Professor Steffan-Dewenter coordinates the alliance which comprises four research groups from the University of Würzburg, two from the Weihenstephan-Triesdorf University,
two from the Technical University of Munich and one from the universities of Augsburg and Bayreuth, respectively. The Free State of Bavaria funds the alliance with a total of EUR 2.6 million of which EUR 1.4 million are allocated to JMU.

Measuring biodiversity and ecosystem performance

Subproject 1, headed by Professor Ingolf Steffan-Dewenter, measures the biodiversity of bees, wasps, hoverflies, beetles and butterflies as well as ecosystem performance in the area of pollination and biological best control. The researchers will perform relocation experiments and simulate extreme weather events to better understand the adaptation ability and resilience of major insect groups. The results could later be used to develop more sustainable management practices for the Bavarian ecosystems.

Simulating climate scenarios and drought stress

Subproject 2 is led by Professor Jörg Müller from the JMU Chair of Animal Ecology and Tropical Biology. Its mission is to determine the quantity and diversity of arthropod communities – arthropods are a large group of animals that include insects – at 240 sites throughout Bavaria in habitats with different microclimates. The collected data will be used to model predictions for various climate scenarios. Moreover, the scientists will simulate drought stress on some areas and perform experiments in environmental chambers.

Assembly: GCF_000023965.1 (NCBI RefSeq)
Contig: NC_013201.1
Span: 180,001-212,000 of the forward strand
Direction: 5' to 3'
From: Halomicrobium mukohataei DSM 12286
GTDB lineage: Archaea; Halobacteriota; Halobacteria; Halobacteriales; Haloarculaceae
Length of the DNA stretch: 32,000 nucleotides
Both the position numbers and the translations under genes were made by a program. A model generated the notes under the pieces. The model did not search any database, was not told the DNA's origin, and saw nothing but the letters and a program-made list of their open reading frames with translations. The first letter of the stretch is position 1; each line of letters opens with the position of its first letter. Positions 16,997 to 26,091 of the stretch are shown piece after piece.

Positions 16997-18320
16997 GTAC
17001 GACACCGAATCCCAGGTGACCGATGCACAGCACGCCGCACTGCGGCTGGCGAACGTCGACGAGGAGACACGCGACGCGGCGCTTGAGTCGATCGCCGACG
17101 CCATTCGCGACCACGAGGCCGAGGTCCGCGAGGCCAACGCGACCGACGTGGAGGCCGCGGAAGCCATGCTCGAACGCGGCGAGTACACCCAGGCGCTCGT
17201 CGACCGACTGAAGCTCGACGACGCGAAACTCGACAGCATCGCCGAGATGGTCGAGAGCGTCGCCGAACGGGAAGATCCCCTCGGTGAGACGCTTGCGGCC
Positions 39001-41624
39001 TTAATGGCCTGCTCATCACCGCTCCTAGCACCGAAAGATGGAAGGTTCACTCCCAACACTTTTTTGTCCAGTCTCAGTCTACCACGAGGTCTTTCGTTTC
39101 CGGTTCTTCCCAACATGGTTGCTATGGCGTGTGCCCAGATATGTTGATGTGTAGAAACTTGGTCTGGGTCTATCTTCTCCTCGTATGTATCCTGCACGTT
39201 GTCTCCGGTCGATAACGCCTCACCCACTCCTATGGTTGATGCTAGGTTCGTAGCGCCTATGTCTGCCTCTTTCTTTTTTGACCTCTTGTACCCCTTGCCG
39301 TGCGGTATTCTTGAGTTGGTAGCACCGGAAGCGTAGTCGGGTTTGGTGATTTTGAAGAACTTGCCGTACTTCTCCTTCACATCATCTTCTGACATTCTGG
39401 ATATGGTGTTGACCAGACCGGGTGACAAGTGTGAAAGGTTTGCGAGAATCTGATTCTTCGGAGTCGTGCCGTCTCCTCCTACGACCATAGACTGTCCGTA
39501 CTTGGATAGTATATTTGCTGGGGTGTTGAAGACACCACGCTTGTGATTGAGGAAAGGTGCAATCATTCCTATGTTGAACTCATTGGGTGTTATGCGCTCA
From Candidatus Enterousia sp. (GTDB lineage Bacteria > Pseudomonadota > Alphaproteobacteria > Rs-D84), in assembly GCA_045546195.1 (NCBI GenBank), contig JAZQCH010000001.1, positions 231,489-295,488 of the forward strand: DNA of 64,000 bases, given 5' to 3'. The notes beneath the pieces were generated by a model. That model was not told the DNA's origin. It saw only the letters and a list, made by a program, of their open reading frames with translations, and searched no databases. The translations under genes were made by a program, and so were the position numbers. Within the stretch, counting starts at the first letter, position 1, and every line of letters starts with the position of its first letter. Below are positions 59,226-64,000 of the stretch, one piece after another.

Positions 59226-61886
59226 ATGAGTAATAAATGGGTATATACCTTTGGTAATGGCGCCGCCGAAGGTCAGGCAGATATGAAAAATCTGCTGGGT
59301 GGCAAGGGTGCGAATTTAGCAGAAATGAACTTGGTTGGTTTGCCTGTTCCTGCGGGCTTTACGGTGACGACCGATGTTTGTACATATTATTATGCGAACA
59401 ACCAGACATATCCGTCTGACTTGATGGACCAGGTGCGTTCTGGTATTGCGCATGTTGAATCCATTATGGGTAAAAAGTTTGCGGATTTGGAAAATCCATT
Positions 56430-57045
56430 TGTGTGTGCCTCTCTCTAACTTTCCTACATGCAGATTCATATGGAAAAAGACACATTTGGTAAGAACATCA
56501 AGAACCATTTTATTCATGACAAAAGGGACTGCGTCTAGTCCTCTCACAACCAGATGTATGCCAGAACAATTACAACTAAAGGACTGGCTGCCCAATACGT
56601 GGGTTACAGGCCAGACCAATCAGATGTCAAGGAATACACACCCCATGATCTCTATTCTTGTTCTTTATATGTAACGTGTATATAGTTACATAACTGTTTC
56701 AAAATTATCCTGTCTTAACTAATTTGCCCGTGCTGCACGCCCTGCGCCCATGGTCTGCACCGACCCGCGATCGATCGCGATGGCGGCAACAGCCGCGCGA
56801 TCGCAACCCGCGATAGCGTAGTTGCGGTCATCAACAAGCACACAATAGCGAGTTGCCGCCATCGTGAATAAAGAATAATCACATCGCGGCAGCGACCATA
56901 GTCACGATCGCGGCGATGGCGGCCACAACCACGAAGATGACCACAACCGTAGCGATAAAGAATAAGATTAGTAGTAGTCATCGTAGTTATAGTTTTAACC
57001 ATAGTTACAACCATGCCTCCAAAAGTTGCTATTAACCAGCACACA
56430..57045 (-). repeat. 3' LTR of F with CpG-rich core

Landscape types and adaptability

PD Dr. Thomas Hovestadt, Chair of Animal Ecology and Tropical Biology, is in charge of subproject 6. His team will study the tolerance and adaptability of biological communities in the face of climate change. By running computer simulations, the research group wants to understand the role landscape plays in the adaptation of populations and biological communities and which landscape elements are particularly important in this context. Ultimately, their work could help identify strategies and management practices to mitigate the negative impacts of climate change on ecosystem performance.

Investigating vegetation with satellite data

PD Dr. Christopher Conrad from the Chair of Remote Sensing leads subproject 7. This project is about measuring the development of the vegetation in natural, agricultural and urban landscapes in Bavaria over the past 20 years based on satellite data. The goal is to determine which landscape parts are more vulnerable or resilient to climate changes. They also analyse yields, cultivation patterns and diversity in the agricultural landscapes. The project's aim is to recognize detrimental impacts on ecosystem performance at any early stage and support counter-measures.